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Imagination x Intuition + Desire x Drive = Outcome
“The Trick to creativity, if there is a single useful thing to say about it, is to identify your own peculiar talent and then to settle down to work with it for a good long time.” - Denise Shkerjian
If desire is the driving force, then sweat equity is your investment in your dream, it’s the day to day drive needed to achieve your goals and keep things moving towards them. It’s also the process of continually learning what it takes to achieve mastery at your craft, whatever it is. It’s late nights spent at your computer, pen on paper, brush on canvas, running the extra mile, or checking details one more time as you hone your skills and push yourself to connect your inspiration, desire and vision to something tangible. All of this effort helps you form and reform your image of your new self - living your new life. And it’s that image that will keep you going through long days engaged in the less-than-glamorous business of sweat equity.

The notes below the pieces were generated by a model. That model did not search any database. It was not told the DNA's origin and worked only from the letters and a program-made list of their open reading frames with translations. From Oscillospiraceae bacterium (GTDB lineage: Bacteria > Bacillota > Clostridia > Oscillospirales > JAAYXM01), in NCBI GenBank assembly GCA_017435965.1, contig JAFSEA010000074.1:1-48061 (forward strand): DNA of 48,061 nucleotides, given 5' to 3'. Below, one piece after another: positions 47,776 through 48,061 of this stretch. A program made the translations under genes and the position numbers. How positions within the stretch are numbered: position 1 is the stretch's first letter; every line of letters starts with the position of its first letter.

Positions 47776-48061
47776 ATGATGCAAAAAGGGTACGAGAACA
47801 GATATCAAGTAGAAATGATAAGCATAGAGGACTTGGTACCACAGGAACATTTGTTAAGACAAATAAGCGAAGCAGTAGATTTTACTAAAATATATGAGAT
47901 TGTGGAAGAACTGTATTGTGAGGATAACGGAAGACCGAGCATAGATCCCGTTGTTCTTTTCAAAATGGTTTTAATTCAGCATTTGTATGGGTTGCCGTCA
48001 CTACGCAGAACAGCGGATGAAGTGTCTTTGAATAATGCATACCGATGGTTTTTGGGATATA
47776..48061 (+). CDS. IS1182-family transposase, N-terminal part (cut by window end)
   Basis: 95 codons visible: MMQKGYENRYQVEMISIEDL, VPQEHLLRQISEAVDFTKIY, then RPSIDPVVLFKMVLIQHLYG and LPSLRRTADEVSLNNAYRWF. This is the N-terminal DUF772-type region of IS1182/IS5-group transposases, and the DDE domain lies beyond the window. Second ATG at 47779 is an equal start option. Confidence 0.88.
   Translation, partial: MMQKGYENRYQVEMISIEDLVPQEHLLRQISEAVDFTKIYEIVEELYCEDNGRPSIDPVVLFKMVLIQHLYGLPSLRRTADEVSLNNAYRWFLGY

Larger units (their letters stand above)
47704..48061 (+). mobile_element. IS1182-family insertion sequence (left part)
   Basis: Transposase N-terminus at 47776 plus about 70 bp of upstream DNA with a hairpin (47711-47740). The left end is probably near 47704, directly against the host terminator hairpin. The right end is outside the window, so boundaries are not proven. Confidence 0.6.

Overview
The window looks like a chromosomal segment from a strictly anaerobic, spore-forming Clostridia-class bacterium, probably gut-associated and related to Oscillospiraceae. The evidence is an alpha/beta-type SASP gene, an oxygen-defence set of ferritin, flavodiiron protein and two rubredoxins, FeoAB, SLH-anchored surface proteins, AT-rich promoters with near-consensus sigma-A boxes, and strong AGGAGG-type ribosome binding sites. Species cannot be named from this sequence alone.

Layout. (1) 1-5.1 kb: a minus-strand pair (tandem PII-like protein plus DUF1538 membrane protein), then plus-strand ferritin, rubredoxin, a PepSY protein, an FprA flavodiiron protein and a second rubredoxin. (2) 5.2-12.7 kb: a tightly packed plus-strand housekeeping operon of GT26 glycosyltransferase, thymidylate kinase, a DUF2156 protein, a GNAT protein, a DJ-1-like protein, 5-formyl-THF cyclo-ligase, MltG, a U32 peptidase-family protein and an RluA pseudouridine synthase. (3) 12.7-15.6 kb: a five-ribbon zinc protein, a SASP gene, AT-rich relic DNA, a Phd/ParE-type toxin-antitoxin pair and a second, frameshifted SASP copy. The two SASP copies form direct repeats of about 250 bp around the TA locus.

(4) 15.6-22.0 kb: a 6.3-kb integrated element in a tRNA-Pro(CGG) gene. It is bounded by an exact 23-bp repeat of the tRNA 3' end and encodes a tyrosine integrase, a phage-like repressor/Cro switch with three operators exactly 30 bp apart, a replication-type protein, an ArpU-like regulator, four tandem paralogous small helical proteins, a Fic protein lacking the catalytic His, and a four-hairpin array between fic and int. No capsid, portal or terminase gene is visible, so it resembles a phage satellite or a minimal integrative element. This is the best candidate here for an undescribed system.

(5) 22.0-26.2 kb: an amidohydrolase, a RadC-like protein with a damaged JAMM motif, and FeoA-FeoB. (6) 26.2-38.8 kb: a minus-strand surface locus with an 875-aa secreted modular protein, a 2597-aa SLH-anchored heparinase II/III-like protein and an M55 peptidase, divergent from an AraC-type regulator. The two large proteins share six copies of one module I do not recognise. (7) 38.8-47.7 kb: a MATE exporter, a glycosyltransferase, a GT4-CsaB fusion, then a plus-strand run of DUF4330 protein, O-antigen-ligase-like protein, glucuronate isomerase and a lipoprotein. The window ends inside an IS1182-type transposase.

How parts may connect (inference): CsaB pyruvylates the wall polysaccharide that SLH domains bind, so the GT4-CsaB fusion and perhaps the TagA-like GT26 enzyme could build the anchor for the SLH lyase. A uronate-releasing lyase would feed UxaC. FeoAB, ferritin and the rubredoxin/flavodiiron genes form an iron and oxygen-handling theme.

Think of drive as all the small actions you take to help you cross over the chasm of the now to the new. Your willingness to invest in your dream gives you the commitment needed to go back to the drawing board over and over again, with curiosity, as you try to understand what didn’t work, and as you uncover new ideas for what will. Recently I was watching the Tour de France and there was a person on tightrope over this vast, expansive canyon. Yes, he had a guidewire attached, but he was out there a long, long way just walking one foot in front of the other. The commentators were like “Wow.” That’s you out there facing your fear and putting one foot in front of the other.